A U.S. federal appeals court on Tuesday left in place North Carolina's plan for counting absentee ballots that arrive after Election Day, dealing a setback to President Donald Trump's re-election campaign. In a 12-3 decision, the U.S. 4th Circuit Court of Appeals denied a bid to halt the North Carolina State Board of Elections from tallying ballots postmarked by Nov. 3 that arrive before Nov. 12. The Trump campaign, the North Carolina Republican Party, and others had sued over the timetable, saying that it violated the state's election code.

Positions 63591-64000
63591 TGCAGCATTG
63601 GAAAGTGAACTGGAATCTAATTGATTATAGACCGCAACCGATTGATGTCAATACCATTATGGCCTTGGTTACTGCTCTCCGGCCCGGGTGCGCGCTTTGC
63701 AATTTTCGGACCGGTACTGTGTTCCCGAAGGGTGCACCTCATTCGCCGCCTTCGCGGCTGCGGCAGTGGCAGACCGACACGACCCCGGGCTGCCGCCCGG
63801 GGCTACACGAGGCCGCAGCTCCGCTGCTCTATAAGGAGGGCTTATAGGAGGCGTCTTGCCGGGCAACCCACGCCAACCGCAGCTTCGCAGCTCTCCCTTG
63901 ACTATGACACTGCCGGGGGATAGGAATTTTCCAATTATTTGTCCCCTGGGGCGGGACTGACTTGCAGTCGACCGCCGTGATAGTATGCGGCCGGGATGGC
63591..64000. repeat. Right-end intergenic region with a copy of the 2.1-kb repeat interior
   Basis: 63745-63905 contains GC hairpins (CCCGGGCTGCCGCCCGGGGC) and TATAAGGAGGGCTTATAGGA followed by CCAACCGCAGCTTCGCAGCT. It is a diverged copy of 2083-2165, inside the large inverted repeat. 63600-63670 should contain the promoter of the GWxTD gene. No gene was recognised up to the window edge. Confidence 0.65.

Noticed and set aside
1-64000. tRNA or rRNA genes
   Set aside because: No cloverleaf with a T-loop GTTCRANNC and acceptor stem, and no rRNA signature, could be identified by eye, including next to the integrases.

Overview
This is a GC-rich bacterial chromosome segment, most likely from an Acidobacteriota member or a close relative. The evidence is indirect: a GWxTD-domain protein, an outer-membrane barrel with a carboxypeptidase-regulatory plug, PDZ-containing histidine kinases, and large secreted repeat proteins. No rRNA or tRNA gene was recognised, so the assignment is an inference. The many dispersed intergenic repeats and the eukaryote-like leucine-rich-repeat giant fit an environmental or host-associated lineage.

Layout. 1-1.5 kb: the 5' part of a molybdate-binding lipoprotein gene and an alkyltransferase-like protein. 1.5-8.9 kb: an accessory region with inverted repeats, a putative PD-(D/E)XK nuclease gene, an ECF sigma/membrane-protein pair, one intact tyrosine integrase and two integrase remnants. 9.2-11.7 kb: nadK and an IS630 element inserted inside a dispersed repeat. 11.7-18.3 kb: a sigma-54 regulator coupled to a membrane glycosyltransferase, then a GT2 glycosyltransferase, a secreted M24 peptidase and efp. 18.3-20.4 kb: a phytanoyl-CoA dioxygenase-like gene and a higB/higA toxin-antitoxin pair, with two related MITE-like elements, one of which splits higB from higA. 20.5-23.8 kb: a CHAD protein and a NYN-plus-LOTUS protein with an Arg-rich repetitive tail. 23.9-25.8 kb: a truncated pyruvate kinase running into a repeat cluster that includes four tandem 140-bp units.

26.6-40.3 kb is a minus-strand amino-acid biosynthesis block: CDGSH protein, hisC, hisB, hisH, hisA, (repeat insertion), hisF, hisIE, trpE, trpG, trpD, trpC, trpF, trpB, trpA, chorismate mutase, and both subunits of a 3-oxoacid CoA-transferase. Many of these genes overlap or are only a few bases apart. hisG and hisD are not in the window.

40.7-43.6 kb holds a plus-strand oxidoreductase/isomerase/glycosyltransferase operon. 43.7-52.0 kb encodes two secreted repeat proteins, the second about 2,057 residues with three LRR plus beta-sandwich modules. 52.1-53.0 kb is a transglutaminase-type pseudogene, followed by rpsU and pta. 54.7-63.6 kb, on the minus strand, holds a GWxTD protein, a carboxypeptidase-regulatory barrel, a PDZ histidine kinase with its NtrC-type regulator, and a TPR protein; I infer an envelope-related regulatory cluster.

One Monday evening last month, Hillary Clinton and Sen. Kamala Harris, and two actors who portrayed them on "Saturday Night Live," Amy Poehler and Maya Rudolph, gathered for a virtual fundraiser benefiting the Biden campaign. By all accounts, the livestream was a smashing success: About 100,000 people watched and donated. The event raised $4.4 million.That same night, Joe Biden beamed into a more intimate affair of fewer than two dozen people: a $500,000-per-ticket fundraiser hosted by billionaire financier Haim Saban. It raised even more: $4.5 million.While Biden's campaign has trumpeted the small donations flooding in at record rates, the elite world of billionaires and multimillionaires has remained a critical cog in the Biden money machine.From Hollywood to Silicon Valley to Wall Street, Biden's campaign has aggressively courted the megadonor class. It has raised almost $200 million from donors who gave at least $100,000 to his joint operations with the Democratic Party in the last six months -- about twice as much as President Donald Trump raised from six-figure donors in that time, according to an analysis of new federal records.As the size of checks has grown, the Biden campaign has become less transparent, declining so far to disclose the names of its most influential fundraisers, people known as bundlers who gather large checks from friends and business associates and then deliver them to the campaign.Biden legally must disclose the contributors themselves. And his donor roll includes some of the wealthiest and most prominent Americans: Jeffrey Katzenberg, the Hollywood producer, and his wife, Marilyn Katzenberg, gave $1.4 million. Sean Parker, the tech entrepreneur, and his wife, Alexandra Lenas, gave $1.2 million. And Reed Hastings, the Netflix chief executive, and his wife, Patty Ann Quillin, gave $1.4 million. Top executives with investment, private equity and venture capital firms like Blackstone, Bain Capital, Kleiner Perkins and Warburg Pincus all contributed handsomely.This parade of industry giants delivered a surge in donations even as the progressive base of the Democratic Party agitates against the influence of billionaires and corporate titans. A group of progressives, including Rep. Alexandria Ocasio-Cortez, signed a letter last week that reads like a warning shot to a potential Biden administration, urging the Senate to reject any future executive branch nominations of corporate lobbyists or corporate executives."Joe Biden says this is 'Scranton versus Park Avenue' but then he's raising hundreds of millions of dollars from the Park Avenue types," said Tyson Brody, a former research director for Sen. Bernie Sanders who is supporting Biden this fall but wants to see less influence for wealthy donors.Progressives have mostly set aside their differences with Biden to focus on the shared goal of defeating Trump, including over campaign finance. But should he win, Biden is expected to face pressure from the left on a range of issues, including climate change, expansion of the Supreme Court and elimination of the Electoral College."Joe Biden is running against the most corrupt and dishonest president in our history, and has done so while maintaining a standard of transparency and integrity that is far above how his opponent has conducted himself this campaign," said T.J. Ducklo, a spokesman for Biden.For Biden, six-figure donors have been critical in delivering him a surprise financial advantage over Trump. The Democratic challenger entered October with $180 million more in the bank than Trump combined with their political parties -- coincidentally almost the same amount that $100,000-plus contributors have given him.Yet as Biden has vacuumed up giant checks, his campaign has quietly curtailed some of the transparency measures that he had pioneered in the primaries, when he became the first candidate to open up big-money fundraisers to the press. To further loosen some donor wallets, the Biden campaign has been holding closed-door events with some of the candidate's top policy advisers, offering access to potential key decision-makers in a Biden administration.And Biden has broken with the precedent of the past four Democratic presidential nominees and declined to reveal the identities of some of the most important money-raisers in the general election: those bundlers who gather checks on behalf of the campaign."It's troubling that the public is in the dark about these people because they are often promoted to ambassadorships, or other prominent positions in the administration or receive government contracts," said Michael Beckel, an investigator and research director for Issue One, a group that pushes for campaign-finance transparency.After being contacted this week by The New York Times, the Biden campaign said it would disclose its bundlers by the end of the month.Biden is still disclosing more about who is funding his campaign and how much access those donors are getting than Trump, who has kept his fundraisers with big contributors entirely behind closed doors, including some events held at his own businesses where he simultaneously profits.Trump began by self-funding his 2016 campaign during the primaries, vowing to be independent and decrying the influence of major contributors. Instead, he has relied entirely on the largesse of others in his reelection. And he has declined to name his bundlers in 2016 and 2020.Many campaign reformers see Biden as a stark improvement over Trump but hoped he would clear a higher bar."Transparency is key for accountability," Beckel said.Biden's campaign does carefully tally what bundlers raise, and there are various tiers for Biden's bundlers to achieve; the highest level (a "Biden Victory Partner") is set at $2.5 million, according to an internal campaign document and people familiar with the process.The other levels: $50,000 ("Protector"), $100,000 ("Unifier"), $250,000 ("Scranton Circle"), $500,000 ("Philly Founder"), and $1 million ("Delaware League"). Each level on Biden's national finance committee gets added perks, such as exclusive staff briefings and the promise of a post-election event.Biden has disclosed his bundlers only once, burying the announcement on the Friday after Christmas 2019 during the primary season. He revealed 235 people who had raised at least $25,000. Biden has raised more than $1.2 billion since then without additional disclosure.Four years ago, by contrast, Clinton regularly released her list of $100,000 bundlers.Biden officials note that their candidate has actually raised more online from grassroots supporters in recent months than from big donors, and that virtual events have reduced the level of access for six-figure checks down to a Zoom screenshot."As president, Vice President Biden is committed to ensuring that government always puts the public interest first," Ducklo said.In the 2020 primary, Biden opened up all his fundraisers to a small group of reporters, known as a press pool, who could attend and listen to his remarks. The move was partly an effort to blunt criticism from his more progressive rivals, Sanders and Sen. Elizabeth Warren, who declined to hold big-donor events, casting them as corruptive. Other rivals eventually followed Biden's lead.Yet after Biden became the presumptive nominee and the donation limit skyrocketed -- from $2,800 in the primary to more than $700,000 now, including party funds -- his campaign pulled back on its transparency. Instead of allowing that press pool to watch virtual events with the biggest donors, there has often been only a call-in line provided, obscuring the ability to see who is attending.Rufus Gifford, Biden's deputy campaign manager, called the change "a new format as we enter a new phase of the general election campaign" after it was first implemented unilaterally for a Wall Street fundraiser in May.The policy change received little public or political pushback. So it stayed.Since then, Biden's campaign has also cut off press access to some of his full discussions with his biggest donors, with aides declaring the candidate would engage in a "virtual photo line" after only a couple of questions. In reality, the private conversations between Biden and his financiers can last as much as an hour longer, according to participants, including the one with Saban.The campaign has also been offering access to Biden's policy brain trust for donors willing to pay to attend virtual events and "conversations," according to event invitations.Among those who have been featured are Tony Blinken, Biden's former national security adviser; Jake Sullivan, a top domestic policy adviser; Stef Feldman, the campaign's policy director; Biden's chiefs of staff when he was vice president (Ron Klain, Steve Ricchetti and Bruce Reed) and Michele Flournoy, a possible pick to lead the Defense Department.All those events are kept private; donors must pay extra for a more intimate "clutch" with the featured Biden adviser.Some events are quite targeted, featuring a top economic adviser like Ben Harris (twice in recent days) or Reed (on "the future of energy"). The donation level to attend one clutch this month for an event advertised as "Making Government Great Again: A Virtual Conversation With Two Biden Alums on Leading and Managing the Federal Workforce" was $10,000 or $25,000.Brody, the former Sanders aide, said the sessions allowed the wealthy "special access to the people who set the rules" and an exclusive policy preview."Wouldn't you like a ticket to hear from your future regulator what they're going to do to your industry?" Brody asked. "That's what they're doing."Biden does not accept money from federal lobbyists. But the Democratic National Committee does, and as Politico first reported, Biden's advisers have appeared at some virtual fundraisers organized by lobbying firms -- including Ricchetti, his campaign chairman and a former lobbyist."The country is in an existential crisis," said Steve Elmendorf, a lobbyist and Democratic fundraiser. "Anyone who wants to help get rid of Donald Trump we ought to invite on the team."This article originally appeared in The New York Times.(C) 2020 The New York Times Company